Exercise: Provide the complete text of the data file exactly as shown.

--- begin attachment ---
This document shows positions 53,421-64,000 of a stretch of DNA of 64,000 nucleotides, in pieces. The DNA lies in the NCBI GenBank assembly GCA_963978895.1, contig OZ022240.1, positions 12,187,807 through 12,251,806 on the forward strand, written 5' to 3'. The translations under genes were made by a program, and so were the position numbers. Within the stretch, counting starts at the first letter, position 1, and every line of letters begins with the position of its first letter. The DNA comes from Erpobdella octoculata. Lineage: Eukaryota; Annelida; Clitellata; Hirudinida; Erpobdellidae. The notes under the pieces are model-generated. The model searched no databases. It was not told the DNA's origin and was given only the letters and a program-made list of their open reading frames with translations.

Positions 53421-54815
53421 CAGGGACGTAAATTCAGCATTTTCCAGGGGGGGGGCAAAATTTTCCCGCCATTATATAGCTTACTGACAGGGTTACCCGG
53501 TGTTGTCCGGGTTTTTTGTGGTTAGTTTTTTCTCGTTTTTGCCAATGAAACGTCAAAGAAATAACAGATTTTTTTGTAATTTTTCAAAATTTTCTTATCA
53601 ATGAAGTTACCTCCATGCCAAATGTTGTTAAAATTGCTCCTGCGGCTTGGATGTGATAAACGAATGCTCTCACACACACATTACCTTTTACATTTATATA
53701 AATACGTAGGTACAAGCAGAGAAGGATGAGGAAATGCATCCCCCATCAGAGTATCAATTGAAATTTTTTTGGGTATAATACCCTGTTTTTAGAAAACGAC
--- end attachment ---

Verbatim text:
This document shows positions 53,421-64,000 of a stretch of DNA of 64,000 nucleotides, in pieces. The DNA lies in the NCBI GenBank assembly GCA_963978895.1, contig OZ022240.1, positions 12,187,807 through 12,251,806 on the forward strand, written 5' to 3'. The translations under genes were made by a program, and so were the position numbers. Within the stretch, counting starts at the first letter, position 1, and every line of letters begins with the position of its first letter. The DNA comes from Erpobdella octoculata. Lineage: Eukaryota; Annelida; Clitellata; Hirudinida; Erpobdellidae. The notes under the pieces are model-generated. The model searched no databases. It was not told the DNA's origin and was given only the letters and a program-made list of their open reading frames with translations.

Positions 53421-54815
53421 CAGGGACGTAAATTCAGCATTTTCCAGGGGGGGGGCAAAATTTTCCCGCCATTATATAGCTTACTGACAGGGTTACCCGG
53501 TGTTGTCCGGGTTTTTTGTGGTTAGTTTTTTCTCGTTTTTGCCAATGAAACGTCAAAGAAATAACAGATTTTTTTGTAATTTTTCAAAATTTTCTTATCA
53601 ATGAAGTTACCTCCATGCCAAATGTTGTTAAAATTGCTCCTGCGGCTTGGATGTGATAAACGAATGCTCTCACACACACATTACCTTTTACATTTATATA
53701 AATACGTAGGTACAAGCAGAGAAGGATGAGGAAATGCATCCCCCATCAGAGTATCAATTGAAATTTTTTTGGGTATAATACCCTGTTTTTAGAAAACGAC